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The poor woman looked angrily for a
moment; and then, after a pause, answered
gently, "No, sir, not until my time comes."

The young gardenerwho ought to have
gone awaystill bent over the flower. The
plant was very beautiful, and evidently stood
the climate well, and it was of a kind
to propagate by slips. George did not well
know what to say or do. The girl who had
been nimbly stitching, ceased from work
and looked up wonderingly at the stranger,
who had nothing more to say and yet
remained with them. At last, the young man,
with the colour of the flower on his cheeks,
said, " I'm a poor man. Ma'am, and not much
taught. If I'm going to say anything
unbecoming, I hope you'll forgive it: but,
if you couldif you could bring your heart
to part with this plant, I would give you ten
guineas for it, and the first good cutting I
raise shall be yours."

The girl looked up in the greatest astonishment.
"Ten guineas!" she cried, "why,
mother, ten guineas would make you
comfortable for the whole winter. How glad
Harry will be!"

The poor old woman trembled nervously:
"Harry told me to keep it for his sake," she
whispered to her daughter who bent fondly
over her.

"Does Harry love a flower better than
your health and comfort?" pleaded Harry's
sister.

A long debate was carried on in low tones,
while George Swayne endeavoured to look as
though he were a hundred miles off, listening
to nothing. But the loving accents of the girl
debating with her mother tenderly, caused
Mr. Swaynea stout and true-hearted young
fellow of twenty-fiveto feel that there were
certainly some new thoughts and sensations
working in him. He considered it important
to discover from her mother's manner of
addressing her that the name of the young
woman was Susan. When the old lady at
last consented with a sigh to George's offer,
he placed ten guineas on the table beside the
needlework, and only stole one glance at
Susan as he bade good-bye and took the flowerpot
away, promising again earnestly that he
would bring back to them the first good
cutting that took root.

George Swayne then, having the lawyers
almost put out of his head, carried the plant
home and duly busied himself in his greenhouse
over the multiplication of his treasure.
Months went by, during which the young
gardener worked hard and ate sparely. He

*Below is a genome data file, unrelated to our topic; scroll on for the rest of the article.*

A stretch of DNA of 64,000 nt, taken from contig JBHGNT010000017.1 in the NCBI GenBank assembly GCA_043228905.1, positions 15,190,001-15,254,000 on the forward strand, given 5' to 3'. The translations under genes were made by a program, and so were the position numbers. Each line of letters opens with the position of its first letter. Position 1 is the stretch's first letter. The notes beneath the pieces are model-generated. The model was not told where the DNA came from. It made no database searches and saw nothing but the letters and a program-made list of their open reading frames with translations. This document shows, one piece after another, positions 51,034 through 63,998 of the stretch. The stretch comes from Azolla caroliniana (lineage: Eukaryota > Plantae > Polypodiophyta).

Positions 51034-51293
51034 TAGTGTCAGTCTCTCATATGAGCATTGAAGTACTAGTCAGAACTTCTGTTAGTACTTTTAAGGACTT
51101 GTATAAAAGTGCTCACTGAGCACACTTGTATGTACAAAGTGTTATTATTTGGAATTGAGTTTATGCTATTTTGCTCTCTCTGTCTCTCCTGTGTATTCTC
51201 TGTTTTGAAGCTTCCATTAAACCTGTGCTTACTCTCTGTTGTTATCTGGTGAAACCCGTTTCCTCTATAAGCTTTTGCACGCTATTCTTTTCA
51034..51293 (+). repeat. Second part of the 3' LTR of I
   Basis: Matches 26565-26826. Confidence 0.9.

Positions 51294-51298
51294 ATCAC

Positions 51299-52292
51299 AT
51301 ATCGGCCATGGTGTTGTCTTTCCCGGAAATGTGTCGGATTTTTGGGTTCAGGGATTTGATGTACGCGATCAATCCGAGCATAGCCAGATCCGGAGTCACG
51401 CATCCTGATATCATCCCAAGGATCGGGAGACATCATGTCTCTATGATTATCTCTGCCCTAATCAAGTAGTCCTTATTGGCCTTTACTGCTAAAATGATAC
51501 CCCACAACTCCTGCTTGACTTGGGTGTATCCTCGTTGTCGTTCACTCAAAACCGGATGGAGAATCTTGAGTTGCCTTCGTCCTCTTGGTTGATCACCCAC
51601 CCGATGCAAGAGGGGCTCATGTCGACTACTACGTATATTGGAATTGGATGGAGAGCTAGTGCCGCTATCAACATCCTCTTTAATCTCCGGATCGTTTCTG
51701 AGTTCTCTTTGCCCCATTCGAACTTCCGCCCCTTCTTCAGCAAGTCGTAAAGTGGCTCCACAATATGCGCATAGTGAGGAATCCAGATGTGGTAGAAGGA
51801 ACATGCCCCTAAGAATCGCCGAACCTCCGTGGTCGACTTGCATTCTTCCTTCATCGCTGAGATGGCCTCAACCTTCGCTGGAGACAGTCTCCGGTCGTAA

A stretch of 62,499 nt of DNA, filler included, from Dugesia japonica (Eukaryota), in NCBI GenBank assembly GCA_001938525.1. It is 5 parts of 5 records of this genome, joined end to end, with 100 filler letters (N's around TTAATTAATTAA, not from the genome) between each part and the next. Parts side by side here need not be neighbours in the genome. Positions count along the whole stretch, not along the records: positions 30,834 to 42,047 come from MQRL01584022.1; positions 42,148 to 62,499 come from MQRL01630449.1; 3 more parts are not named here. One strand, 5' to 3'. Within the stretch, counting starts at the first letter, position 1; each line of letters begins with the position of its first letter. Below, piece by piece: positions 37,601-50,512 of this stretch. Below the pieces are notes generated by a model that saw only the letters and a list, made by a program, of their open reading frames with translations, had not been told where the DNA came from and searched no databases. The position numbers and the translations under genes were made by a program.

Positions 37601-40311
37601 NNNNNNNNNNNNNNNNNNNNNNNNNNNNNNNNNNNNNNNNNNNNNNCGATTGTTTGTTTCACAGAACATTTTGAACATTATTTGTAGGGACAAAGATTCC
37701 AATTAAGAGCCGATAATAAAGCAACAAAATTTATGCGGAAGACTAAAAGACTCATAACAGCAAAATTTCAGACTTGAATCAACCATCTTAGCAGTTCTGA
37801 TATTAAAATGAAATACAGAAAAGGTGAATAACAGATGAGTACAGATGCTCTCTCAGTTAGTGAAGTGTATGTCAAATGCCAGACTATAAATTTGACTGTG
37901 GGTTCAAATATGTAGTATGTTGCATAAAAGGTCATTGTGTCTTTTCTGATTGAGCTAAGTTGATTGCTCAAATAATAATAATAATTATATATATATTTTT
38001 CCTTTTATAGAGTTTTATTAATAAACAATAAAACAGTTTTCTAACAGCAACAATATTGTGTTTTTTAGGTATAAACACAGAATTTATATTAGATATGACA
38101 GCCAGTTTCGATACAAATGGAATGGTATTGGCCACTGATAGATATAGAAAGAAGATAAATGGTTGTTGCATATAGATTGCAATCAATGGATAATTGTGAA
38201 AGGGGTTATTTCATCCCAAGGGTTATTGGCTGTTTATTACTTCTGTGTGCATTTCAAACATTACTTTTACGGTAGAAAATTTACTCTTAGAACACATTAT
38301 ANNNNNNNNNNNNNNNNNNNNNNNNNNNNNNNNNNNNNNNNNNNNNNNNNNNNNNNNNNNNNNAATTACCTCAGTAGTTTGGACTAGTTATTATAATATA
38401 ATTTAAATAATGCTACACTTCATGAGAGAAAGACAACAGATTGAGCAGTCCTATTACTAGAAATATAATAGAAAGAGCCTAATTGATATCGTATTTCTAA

had left to himself but five pounds for the
general maintenance of his garden; more was
needed, and that he had to pinch, as far as
he dared, out of his humble food and other
necessaries of existence. He had, however,
nothing to regret. The cuttings of the flower-
bells throve, and the thought of Susan was
better to him than roast beef. He did not
again visit the widow's house. He had no
right to go there, until he went to redeem his
promise.

A year went by; and, when the next July
came, George Swayne's garden and
greenhouses were in the best condition. The new
plant had multiplied by slips and had thriven
more readily than he could have ventured to
expect. The best plant was set by until it
should have reached the utmost perfection
of blossom, to be carried in redemption of
the promise made to widow Ellis. In
some vague way, too, Mr. Swayne now and
then pondered whether the bells it was to
set ringing after Harry had returned might
not be after all the bells of Stepney parish
church. And Susan Swayne did sound well,
that was certain. Not that he thought of
marrying the pale girl, whose blue eyes he
had only seen, and whose soft voice he had
only heard once; but he was a young fellow,
and he thought about her, and young fellows
have their fancies which do now and then
shoot out in unaccountable directions.

A desired event happened one morning.
The best customer of Swayne's nursery
ground, the wife of a city knight, Lady Salter,
who had a fine seat in the neighbourhood,
alighted from her carriage at the garden
gate. She had come to buy flowers for the
decorations of her annual grand summer party;
and George with much perturbation ushered
her into his greenhouse, which was glowing
with the crimson and purple blossoms of his
new plant. When Lady Salter had her
admiration duly heightened by the information
that there were no other plants in all the
country like themthat, in fact, Mr. Swayne's
new flowers were unique, she instantly bought
two slips at a guinea each and took them
home in triumph. Of course the flower-bells
attracted the attention of her guests; and of
course she was very proud to draw attention to
them. The result was that the carriages of the
great people of the neighbourhood so clogged
up the road at Swayne's nursery day after
day that there was no getting by for them.
George sold, for a guinea each, all the slips
that he had potted; keeping only enough for
the continuance of his trade, and carefully
reserving his finest specimen. That in due
time he took to Harry's mother.

The ten guineas added to the produce of
Susan's labourshe had not slackened it a jot
had maintained the sickly woman through
the winter; and, when there came to her a
letter one morning in July in Harry's dear
scrawl posted from Portsmouth, she was half
restored to health. He would be with them
in a day or two, he said. The two women
listened in a feverish state for every knock at
the green door. Next day a knock came; but it
was not Harry. Susan again opened to George
Swayne. He had brought their flower-bells
back; and, apparently, handsomer than ever.
He was very much abashed and stammered
something; and, when he came in, he could
find nothing to say. The handsome china

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